We were able to work through a host of issues that could have shattered any family. Luckily, we were able to use this to build stronger bonds. We still schedule regular calls to review finances, mom’s care, and discuss any ongoing issues, but now we are all on the same page and able to focus on doing what is best for our mom.

This breakdown and how we navigated won’t work for every family, but I hope it will give you some idea’s on what might work for yours. Shared. 

It’s YOUR turn to visit!

fingerpointAs the primary family caregiver, I will fess up to thinking and possibly even saying this to my siblings. I know when they visit, I have usually taken the opportunity to escape from the day-to-day and ongoing management of mom. It’s freeing to know that someone else is in town to run down an issue with the nurse or could drive over if something needed to be addressed immediately. I couldn’t even begin to count the amount of times I have visited mom on my own. When my siblings visit, I have used it as an opportunity to take a mini-break from caregiving.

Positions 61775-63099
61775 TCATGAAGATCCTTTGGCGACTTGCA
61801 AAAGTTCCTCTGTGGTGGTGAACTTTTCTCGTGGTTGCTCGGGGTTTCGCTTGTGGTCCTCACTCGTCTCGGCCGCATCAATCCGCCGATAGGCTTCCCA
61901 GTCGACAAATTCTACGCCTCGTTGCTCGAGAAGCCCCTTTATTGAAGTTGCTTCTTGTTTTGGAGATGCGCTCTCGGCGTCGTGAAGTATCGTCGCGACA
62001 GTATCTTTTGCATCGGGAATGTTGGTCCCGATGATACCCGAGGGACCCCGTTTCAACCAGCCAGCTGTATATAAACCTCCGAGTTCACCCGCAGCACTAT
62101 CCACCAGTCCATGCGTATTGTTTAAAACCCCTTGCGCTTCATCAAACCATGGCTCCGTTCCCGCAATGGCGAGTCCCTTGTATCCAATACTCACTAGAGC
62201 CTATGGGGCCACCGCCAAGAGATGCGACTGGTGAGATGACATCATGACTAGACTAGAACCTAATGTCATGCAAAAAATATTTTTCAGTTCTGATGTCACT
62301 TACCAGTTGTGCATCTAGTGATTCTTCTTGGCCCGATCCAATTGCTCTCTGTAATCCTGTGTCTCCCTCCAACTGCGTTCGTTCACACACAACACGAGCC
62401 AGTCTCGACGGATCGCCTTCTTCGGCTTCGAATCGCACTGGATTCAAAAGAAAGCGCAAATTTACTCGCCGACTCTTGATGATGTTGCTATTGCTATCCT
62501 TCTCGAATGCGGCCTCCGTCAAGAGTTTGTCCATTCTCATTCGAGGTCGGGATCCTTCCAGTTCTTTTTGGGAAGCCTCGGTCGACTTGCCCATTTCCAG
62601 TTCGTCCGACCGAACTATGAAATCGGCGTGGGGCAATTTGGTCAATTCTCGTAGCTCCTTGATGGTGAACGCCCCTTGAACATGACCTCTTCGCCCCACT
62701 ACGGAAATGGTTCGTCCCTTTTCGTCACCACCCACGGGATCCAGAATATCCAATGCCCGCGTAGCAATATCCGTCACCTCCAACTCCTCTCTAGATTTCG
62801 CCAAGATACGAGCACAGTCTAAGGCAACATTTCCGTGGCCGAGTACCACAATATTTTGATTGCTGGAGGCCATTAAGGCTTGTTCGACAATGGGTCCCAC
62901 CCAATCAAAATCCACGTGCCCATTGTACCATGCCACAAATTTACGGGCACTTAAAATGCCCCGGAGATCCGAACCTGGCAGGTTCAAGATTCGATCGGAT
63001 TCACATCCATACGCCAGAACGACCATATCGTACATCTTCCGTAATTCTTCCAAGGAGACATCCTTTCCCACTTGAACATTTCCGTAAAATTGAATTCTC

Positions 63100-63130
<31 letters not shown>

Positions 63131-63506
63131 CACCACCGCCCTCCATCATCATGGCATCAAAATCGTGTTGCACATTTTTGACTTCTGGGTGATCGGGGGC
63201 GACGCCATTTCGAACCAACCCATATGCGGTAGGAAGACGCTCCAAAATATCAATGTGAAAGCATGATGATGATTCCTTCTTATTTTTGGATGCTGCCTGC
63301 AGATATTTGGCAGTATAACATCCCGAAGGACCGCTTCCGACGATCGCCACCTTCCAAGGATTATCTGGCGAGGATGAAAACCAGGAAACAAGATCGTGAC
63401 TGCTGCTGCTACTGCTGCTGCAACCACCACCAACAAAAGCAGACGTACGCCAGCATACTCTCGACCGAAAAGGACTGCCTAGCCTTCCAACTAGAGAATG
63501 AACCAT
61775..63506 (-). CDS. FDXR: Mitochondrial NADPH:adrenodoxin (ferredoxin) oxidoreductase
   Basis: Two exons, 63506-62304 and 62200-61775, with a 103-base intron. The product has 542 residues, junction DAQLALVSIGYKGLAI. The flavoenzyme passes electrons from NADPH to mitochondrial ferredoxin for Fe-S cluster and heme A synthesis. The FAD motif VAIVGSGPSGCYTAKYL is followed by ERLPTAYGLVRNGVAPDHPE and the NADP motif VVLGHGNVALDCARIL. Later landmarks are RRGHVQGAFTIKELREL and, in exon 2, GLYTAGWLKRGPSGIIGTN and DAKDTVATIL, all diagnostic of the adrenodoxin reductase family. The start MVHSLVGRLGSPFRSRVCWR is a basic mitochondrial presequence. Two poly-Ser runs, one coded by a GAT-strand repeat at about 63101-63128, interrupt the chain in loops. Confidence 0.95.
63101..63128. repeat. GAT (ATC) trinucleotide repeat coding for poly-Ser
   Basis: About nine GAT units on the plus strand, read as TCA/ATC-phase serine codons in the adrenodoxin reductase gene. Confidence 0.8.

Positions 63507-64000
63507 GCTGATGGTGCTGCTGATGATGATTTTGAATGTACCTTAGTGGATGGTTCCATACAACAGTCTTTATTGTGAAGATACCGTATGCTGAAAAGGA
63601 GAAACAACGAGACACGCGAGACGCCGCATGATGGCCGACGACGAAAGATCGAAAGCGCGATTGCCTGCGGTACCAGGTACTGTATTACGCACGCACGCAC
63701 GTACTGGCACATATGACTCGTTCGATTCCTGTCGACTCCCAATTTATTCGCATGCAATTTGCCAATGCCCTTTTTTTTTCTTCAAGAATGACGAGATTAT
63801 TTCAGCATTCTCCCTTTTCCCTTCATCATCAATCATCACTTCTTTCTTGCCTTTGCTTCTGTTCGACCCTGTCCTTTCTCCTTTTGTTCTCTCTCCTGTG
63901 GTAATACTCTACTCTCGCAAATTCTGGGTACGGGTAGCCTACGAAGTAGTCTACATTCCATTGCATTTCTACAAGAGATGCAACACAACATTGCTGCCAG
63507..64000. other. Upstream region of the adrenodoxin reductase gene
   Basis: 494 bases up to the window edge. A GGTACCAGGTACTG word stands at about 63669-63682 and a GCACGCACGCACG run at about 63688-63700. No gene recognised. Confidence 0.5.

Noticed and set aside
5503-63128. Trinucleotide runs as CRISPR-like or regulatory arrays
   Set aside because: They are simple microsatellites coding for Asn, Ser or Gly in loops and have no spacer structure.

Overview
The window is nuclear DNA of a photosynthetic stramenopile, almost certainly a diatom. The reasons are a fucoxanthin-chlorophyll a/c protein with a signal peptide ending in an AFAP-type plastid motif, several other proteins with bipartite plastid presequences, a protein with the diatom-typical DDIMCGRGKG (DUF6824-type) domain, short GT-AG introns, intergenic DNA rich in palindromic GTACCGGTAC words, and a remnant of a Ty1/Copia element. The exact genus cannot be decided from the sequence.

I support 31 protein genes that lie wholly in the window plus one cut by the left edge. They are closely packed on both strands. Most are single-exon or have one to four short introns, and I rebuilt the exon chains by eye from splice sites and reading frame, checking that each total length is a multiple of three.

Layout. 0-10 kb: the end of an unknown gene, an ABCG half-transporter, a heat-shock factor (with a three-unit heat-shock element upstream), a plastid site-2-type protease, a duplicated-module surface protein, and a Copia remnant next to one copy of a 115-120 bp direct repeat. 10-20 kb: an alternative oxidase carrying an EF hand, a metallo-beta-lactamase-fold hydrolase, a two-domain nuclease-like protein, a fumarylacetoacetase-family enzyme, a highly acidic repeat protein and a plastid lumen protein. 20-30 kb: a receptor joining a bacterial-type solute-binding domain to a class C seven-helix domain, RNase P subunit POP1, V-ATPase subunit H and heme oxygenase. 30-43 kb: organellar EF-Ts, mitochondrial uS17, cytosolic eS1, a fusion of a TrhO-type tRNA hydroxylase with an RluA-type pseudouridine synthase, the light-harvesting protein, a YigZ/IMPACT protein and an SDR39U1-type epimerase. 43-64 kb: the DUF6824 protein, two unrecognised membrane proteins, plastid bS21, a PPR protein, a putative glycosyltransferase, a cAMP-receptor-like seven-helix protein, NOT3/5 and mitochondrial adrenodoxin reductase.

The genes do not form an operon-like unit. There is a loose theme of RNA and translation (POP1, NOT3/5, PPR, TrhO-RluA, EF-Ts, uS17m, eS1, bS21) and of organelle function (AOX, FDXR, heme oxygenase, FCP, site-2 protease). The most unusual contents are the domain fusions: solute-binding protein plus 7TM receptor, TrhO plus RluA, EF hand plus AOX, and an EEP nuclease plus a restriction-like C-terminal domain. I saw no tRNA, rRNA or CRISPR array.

However, what I learned on my sisters visit, was that going with my sibling was a way to reconnect with mom and my sibling. Not only did we have a great visit with mom, we had a great visit with each other.

Thank you to Belledelettres who commented that instead of  “it’s your turn to visit” we should think instead “let’s go and visit together”. Just maybe, they will visit more often. Wondered.

Here come the health complications …